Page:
Fingolimod (also called FTY720 and Gilenya) is licensed for use in relapsing remitting MS. Taken once daily by mouth, it has a novel mechanism of action: it works on the immune system, but rather than suppressing it or modifying its function, it binds to a receptor on a proportion of circulating lymphocytes (white blood cells) and reversibly traps them in lymph nodes.
With fewer activated lymphocytes available to get into the central nervous system (CNS), inflammation and myelin damage in the brain and spinal cord are reduced. Because the lymphocytes are reversibly trapped in lymph nodes, they are potentially available if needed by the immune system.
Studies into Fingolimod
Results of the first MS fingolimod studies were presented at the American Academy of Neurology meeting in 2006. Patients taking both low and high doses of the therapy had more than a 50% reduction in their annual relapse rate during the first 6 months of the study (compared to placebo). This improvement was maintained during a 12-month extension. After 18 months, MRI scans showed that most patients were free of actively inflamed lesions. Side effects were not serious, comprising mostly mild infections like colds, flu and headache. With the first dose of fingolimod, cardiac monitoring is required, due to risk of an abnormal slow heart rhythm, but if this doesn’t occur with the first dose, no further monitoring is required.
In 2010, large-scale studies of fingolimod versus placebo and fingolimod versus interferon beta 1a were published in the New England Journal of Medicine. In the first study, 1,272 people with recent MS relapses were randomized to fingolimod or placebo. The annualized relapse rate for those on fingolimod was roughly half that of those on placebo, with MRI findings similarly better in that group.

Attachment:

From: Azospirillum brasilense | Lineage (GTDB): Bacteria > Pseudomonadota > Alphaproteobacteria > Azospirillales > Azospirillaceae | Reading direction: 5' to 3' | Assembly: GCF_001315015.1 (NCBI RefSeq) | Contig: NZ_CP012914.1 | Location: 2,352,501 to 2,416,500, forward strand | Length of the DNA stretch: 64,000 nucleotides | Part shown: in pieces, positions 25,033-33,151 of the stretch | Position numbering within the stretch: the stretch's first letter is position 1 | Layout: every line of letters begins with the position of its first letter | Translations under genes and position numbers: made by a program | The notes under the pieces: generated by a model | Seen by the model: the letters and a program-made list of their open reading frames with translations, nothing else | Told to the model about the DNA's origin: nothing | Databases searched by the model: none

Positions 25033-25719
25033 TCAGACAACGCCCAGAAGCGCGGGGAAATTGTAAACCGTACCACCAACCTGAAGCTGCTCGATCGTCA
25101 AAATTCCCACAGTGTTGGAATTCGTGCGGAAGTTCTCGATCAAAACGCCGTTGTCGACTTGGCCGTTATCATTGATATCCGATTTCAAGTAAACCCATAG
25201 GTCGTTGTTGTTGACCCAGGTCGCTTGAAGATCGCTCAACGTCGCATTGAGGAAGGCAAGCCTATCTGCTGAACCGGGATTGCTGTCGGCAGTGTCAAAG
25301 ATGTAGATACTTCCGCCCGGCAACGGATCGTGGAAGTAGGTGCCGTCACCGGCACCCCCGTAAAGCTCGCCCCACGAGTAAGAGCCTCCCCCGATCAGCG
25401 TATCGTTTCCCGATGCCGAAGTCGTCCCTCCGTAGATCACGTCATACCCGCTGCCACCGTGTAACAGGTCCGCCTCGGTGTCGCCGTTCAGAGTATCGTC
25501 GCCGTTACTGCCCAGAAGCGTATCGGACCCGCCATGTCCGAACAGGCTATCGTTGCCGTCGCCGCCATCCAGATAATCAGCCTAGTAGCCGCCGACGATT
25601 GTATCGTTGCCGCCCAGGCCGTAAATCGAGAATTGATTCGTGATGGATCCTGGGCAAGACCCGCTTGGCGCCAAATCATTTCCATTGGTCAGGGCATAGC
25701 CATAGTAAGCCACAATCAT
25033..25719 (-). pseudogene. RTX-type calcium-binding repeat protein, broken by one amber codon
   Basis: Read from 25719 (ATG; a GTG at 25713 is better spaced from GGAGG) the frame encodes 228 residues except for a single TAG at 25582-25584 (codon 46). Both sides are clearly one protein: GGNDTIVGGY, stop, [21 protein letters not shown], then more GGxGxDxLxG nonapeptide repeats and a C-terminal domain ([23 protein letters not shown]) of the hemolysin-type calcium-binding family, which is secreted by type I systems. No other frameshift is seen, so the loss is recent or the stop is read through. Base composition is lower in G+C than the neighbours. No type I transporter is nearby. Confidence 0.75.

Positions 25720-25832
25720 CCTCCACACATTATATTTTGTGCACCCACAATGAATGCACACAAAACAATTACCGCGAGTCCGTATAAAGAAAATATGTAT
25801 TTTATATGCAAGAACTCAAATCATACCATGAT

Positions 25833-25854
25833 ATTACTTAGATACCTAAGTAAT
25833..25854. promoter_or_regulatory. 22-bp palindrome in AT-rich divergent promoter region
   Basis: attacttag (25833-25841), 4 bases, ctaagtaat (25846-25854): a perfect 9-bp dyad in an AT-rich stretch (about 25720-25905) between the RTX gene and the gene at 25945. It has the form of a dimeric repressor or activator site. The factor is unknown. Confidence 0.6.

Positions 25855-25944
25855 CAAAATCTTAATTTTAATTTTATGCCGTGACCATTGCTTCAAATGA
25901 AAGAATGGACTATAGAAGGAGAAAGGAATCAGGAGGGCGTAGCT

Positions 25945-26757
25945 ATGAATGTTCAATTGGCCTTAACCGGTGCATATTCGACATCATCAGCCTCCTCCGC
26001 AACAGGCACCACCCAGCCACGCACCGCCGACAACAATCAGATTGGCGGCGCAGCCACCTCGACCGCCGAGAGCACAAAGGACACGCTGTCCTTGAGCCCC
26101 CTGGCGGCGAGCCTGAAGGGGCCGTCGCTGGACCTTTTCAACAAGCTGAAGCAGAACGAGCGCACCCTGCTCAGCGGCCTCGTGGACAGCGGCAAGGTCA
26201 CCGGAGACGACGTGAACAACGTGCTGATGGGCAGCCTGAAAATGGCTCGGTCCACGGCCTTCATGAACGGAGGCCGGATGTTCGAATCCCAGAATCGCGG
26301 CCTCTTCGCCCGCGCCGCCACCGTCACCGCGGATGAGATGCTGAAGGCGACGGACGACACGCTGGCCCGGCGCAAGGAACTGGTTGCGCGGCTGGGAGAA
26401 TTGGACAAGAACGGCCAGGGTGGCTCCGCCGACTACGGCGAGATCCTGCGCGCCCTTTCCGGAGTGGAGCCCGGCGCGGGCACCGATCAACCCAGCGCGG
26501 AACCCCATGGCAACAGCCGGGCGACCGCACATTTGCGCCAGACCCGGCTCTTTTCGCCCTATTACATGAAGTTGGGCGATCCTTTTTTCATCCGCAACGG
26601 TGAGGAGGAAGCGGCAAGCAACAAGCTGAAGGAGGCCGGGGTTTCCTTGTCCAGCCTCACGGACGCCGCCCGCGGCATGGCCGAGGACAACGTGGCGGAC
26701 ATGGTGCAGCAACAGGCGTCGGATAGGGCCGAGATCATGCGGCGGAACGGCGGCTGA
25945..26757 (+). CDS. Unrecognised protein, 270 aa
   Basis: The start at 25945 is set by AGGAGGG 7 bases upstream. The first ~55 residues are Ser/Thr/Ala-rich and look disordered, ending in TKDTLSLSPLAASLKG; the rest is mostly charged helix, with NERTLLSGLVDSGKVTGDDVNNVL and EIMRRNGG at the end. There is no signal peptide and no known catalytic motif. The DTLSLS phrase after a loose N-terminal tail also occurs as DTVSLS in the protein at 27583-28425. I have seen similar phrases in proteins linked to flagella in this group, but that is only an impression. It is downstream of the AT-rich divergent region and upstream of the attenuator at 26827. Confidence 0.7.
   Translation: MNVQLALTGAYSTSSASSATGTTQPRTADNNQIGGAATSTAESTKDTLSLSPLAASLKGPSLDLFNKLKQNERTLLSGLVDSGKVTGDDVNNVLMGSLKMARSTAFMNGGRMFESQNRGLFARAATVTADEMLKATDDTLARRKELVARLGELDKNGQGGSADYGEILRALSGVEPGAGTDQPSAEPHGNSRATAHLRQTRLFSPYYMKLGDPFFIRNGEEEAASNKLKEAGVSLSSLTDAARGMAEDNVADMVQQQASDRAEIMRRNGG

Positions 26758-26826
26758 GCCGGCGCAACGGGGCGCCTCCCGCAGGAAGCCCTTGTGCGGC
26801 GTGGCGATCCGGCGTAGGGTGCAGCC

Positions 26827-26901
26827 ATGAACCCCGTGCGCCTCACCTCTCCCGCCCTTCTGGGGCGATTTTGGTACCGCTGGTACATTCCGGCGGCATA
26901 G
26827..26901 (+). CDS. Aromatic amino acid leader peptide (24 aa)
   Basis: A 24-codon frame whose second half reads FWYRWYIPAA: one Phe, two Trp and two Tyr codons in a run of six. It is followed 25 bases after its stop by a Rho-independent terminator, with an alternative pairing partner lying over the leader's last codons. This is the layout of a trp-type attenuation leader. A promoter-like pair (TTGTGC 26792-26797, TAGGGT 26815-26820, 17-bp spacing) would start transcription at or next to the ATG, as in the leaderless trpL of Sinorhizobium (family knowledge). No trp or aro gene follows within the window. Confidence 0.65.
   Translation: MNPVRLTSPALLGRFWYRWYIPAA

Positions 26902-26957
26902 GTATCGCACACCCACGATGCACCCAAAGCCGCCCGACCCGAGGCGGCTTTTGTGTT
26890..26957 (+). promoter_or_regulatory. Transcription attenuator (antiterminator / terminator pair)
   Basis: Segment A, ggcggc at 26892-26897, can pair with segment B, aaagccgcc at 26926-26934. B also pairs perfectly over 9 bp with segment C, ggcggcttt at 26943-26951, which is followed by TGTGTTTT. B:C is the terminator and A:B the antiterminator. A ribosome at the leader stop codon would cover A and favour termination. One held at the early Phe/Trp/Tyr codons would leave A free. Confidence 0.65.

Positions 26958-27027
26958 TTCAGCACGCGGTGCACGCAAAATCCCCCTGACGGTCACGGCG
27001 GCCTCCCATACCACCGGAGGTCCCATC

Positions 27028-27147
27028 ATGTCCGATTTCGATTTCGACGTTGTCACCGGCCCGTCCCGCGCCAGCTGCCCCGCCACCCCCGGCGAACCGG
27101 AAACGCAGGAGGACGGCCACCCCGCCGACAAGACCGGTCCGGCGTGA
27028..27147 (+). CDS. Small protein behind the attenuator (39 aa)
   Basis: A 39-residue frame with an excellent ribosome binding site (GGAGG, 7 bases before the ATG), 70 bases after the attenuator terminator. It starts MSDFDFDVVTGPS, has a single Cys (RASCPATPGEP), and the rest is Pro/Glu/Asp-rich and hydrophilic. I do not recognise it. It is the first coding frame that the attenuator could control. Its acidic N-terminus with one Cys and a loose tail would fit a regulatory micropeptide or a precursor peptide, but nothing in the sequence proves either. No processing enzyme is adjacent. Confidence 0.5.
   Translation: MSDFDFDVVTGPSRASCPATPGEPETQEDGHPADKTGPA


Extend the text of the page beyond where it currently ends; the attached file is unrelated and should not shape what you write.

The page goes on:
Then 1,292 people with at least 1% relapse were randomized to receive either fingolimod by mouth daily or interferon beta 1a (Avonex) by injection once a week. Relapse rates in the first group were roughly half that of the interferon group. MRI results were similarly better in the fingolimod group. Two fatal herpes infections occurred in the fingolimod group, in keeping with its immune-suppressant mechanism of action.
There is every reason to be optimistic about this new treatment for people who find it difficult to control MS in other ways, although long-term side effects of such immune suppression are unknown. An important positive is that the drug is taken orally, so injections are unnecessary. There are a number of concerns, particularly related to rebound (or worsening) in disease activity on stopping the drug, and harmful effects in pregnancy on the fetus. Currently it is advised to stop the medication 2 months before trying to become pregnant.
1. Kappos L, Radue EW, O’Connor P, et al. A placebo-controlled trial of oral fingolimod in relapsing multiple sclerosis. N Engl J Med; 362:387-401
2. Cohen JA, Barkhof F, Comi G, et al. Oral fingolimod or intramuscular interferon for relapsing multiple sclerosis. N Engl J Med; 362:402-415